JB: That’s hard to say… another way I’ve been very fortunate in my career is that I’ve pretty much only had to work on projects I’ve enjoyed. Certainly, Darth Vader and son and its sequel Vader’s little princess were a ton of fun just to draw. Another book I have coming out this year is Jedi Academy, which is for younger readers and will be out in September from Scholastic. It was a rewarding challenge both to create a book that isn’t entirely comics, as well as working with a more involved editorial process.

NSW: What’s your process for writing one of your books? Do you usually script everything out first and then sketch away or do you just open a fresh sketchbook and let your pen do the talking?

JB: I almost always have a pretty detailed script – at the very least I have a plan covering what each page will contain, even if that changes when I get down to drawing the final art. I try to leave some room for accidents and change up to the last possible minute, but I always like to have a pretty clear vision from beginning to end for any given project.

NSW: Considering you’re the whole creative team for your books, which aspect would you say you prefer most, writing or drawing? Why?

JB: It depends – sometimes the drawing is a little more fun, and sometimes it’s a little more work. I guess I’d give the drawing a slight edge, just because the act of drawing is such an enjoyable experience, but with comics the drawing and writing are so interdependent that you can’t really separate them, you’re often doing both at the same time.

NSW: I’d love to talk about last year’s hit Vader and Son. How did this project come about?

JB: I got a phone call from Ryan Germick, who heads up the Google doodle team, about doing the drawings for their Father’s Day homepage doodle a few years ago. Their idea was to have a design that played on Luke and Vader’s relationship, and how awkward real-life father and son situations would be. I’d done a sketch of Luke as a four year old not too long before getting that call, and with my own son being four at the time I immediately had the idea of putting Vader in my shoes and dealing with a four-year-old child. I drew up a bunch of sketches, but Google decided to use a different concept – at which point I realized I could turn this idea into a whole book.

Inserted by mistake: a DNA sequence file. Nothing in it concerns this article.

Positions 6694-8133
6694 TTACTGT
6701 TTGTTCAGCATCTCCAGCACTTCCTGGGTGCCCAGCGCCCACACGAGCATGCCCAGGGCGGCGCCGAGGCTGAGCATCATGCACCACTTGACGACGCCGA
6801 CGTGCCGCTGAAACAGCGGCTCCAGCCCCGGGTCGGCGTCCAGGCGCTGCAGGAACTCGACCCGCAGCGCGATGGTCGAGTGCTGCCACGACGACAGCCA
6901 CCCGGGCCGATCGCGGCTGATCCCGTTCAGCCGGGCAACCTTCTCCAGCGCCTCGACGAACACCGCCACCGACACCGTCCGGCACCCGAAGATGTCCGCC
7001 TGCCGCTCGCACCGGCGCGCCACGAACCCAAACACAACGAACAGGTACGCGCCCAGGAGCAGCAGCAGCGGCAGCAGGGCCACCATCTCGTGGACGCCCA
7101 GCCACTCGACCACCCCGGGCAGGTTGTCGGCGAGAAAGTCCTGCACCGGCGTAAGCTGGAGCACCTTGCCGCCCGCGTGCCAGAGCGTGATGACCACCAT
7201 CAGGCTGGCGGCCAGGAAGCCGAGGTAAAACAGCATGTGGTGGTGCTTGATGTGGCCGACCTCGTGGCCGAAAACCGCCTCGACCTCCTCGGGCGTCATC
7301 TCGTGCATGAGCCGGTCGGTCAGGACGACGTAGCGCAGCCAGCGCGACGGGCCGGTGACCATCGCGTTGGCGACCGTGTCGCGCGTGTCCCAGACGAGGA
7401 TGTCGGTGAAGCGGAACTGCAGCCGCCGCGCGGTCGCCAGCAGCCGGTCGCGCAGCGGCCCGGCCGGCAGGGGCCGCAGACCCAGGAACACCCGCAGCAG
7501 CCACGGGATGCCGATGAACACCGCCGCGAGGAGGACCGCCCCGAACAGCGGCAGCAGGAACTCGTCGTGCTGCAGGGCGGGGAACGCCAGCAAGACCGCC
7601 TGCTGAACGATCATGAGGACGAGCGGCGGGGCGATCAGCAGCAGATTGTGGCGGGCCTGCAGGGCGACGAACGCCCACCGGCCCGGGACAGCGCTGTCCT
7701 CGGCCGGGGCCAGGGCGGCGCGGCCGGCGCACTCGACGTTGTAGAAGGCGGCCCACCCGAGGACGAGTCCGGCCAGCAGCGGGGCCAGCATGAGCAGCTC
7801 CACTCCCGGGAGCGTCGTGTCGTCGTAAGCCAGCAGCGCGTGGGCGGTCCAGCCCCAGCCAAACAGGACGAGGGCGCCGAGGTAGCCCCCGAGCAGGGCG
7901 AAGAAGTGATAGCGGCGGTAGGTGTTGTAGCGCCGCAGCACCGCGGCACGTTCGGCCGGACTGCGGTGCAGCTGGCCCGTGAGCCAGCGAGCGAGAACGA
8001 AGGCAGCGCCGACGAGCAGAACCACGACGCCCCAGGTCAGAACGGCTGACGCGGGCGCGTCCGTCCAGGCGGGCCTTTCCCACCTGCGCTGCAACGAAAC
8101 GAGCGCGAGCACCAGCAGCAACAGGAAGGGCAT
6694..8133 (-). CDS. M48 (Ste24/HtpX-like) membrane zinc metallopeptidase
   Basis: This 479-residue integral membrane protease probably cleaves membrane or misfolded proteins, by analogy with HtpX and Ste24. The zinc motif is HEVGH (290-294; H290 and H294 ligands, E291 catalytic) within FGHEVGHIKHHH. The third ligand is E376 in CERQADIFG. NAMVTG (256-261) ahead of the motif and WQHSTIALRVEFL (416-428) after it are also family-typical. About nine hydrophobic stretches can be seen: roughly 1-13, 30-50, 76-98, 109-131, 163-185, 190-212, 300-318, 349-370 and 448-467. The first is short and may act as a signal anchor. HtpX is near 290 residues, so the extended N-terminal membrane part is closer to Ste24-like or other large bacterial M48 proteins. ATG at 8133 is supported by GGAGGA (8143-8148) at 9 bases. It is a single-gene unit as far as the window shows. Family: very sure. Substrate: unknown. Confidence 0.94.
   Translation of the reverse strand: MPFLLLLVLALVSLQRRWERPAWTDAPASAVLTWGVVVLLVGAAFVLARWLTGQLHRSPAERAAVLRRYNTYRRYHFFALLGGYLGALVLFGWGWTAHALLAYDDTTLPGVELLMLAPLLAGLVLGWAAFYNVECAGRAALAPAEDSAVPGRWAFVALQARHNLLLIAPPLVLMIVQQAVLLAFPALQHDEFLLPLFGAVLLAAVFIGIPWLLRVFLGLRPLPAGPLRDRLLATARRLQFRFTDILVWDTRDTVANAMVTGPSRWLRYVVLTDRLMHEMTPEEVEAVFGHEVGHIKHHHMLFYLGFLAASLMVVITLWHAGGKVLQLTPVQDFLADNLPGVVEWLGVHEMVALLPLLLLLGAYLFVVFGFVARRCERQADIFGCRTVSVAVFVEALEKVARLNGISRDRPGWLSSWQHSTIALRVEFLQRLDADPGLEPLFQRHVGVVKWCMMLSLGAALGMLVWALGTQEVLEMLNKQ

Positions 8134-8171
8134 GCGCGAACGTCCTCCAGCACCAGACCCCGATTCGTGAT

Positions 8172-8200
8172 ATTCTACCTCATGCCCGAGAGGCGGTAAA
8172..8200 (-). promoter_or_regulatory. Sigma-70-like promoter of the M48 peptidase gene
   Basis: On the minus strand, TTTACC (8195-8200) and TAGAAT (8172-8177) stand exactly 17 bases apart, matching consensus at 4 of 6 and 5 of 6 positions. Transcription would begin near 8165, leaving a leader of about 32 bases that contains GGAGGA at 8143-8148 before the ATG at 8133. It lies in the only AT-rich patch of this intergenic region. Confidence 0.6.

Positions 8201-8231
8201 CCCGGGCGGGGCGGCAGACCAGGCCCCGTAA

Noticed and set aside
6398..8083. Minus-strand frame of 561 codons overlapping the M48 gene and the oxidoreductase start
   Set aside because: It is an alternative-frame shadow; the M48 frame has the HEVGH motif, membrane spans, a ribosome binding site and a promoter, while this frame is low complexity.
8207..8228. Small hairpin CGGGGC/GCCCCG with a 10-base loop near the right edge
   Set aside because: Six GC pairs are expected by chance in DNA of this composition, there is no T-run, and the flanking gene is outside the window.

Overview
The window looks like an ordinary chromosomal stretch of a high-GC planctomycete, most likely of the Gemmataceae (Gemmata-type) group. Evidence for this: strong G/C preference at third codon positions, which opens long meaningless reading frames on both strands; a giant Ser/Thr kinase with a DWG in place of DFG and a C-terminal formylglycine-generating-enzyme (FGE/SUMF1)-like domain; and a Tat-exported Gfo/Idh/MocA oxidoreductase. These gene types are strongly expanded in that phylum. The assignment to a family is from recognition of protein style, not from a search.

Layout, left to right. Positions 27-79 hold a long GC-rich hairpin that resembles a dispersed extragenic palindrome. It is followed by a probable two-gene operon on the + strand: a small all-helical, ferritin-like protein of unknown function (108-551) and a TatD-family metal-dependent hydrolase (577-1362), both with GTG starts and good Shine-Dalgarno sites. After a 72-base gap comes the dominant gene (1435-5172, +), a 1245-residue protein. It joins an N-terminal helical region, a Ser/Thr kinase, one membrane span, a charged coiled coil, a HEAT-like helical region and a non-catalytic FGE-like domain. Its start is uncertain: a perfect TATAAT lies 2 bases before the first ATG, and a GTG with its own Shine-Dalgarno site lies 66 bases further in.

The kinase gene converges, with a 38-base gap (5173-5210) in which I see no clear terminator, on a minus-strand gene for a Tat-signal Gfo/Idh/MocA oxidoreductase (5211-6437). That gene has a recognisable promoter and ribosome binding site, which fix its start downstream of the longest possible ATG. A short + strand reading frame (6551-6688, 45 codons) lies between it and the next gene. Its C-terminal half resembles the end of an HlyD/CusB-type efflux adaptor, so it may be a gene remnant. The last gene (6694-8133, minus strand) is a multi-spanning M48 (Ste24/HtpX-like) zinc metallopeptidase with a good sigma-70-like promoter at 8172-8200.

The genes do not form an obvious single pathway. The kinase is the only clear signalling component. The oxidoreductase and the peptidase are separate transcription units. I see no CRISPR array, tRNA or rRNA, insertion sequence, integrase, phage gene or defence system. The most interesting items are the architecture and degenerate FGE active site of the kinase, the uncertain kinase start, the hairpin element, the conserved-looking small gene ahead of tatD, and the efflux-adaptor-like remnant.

NSW: What was it about this project that pulled you in? 

JB: I grew up with Star Wars, so just to work on something for Star Wars was an immediate draw, but as a parent it was also a way to start tackling that subject matter in my art. Mostly it was just an immediately fun project.

NSW: I think one of my favorite pages has to be when Luke and Vader are lying on the couch and Vader says “My arm is asleep.” Do you have a panel that stands above the rest?

JB: I still love the page with Vader trying to talk to the bounty hunters while Luke is crying – a fun joke, but also drawing any of those bounty hunters is great. And even though Leia only shows up on one page, I’m pretty happy with how that page captures the whole relationship.

NSW: I know you have Vader’s Little Princess coming out this month. What goodies are we in store for with the new book?

JB: There just wasn’t room to split the first book between Luke and Leia – Leia obviously deserved her own book. At the same time, I didn’t want to just repeat the whole Vader with a four-year-old dynamic, so for most of the book Leia is a rebellious teenager. This of course allows for a lot of Vader dealing with Leia’s boyfriend Han Solo.

NSW: Did you find it harder to write the father/daughter relationship or the father/son relationship?

JB: It was a little difficult – I wanted to avoid having it end up being a lot of clichés. Fortunately, I have a few friends with teenage daughters, and added my own observations of girls I knew when I was in high school. Of course, some of the situations are also universal – they’re parent/child, even if the example in the book is father/daughter.

NSW: What’s been your process for writing Vader and Son and Vader’s Little Princess?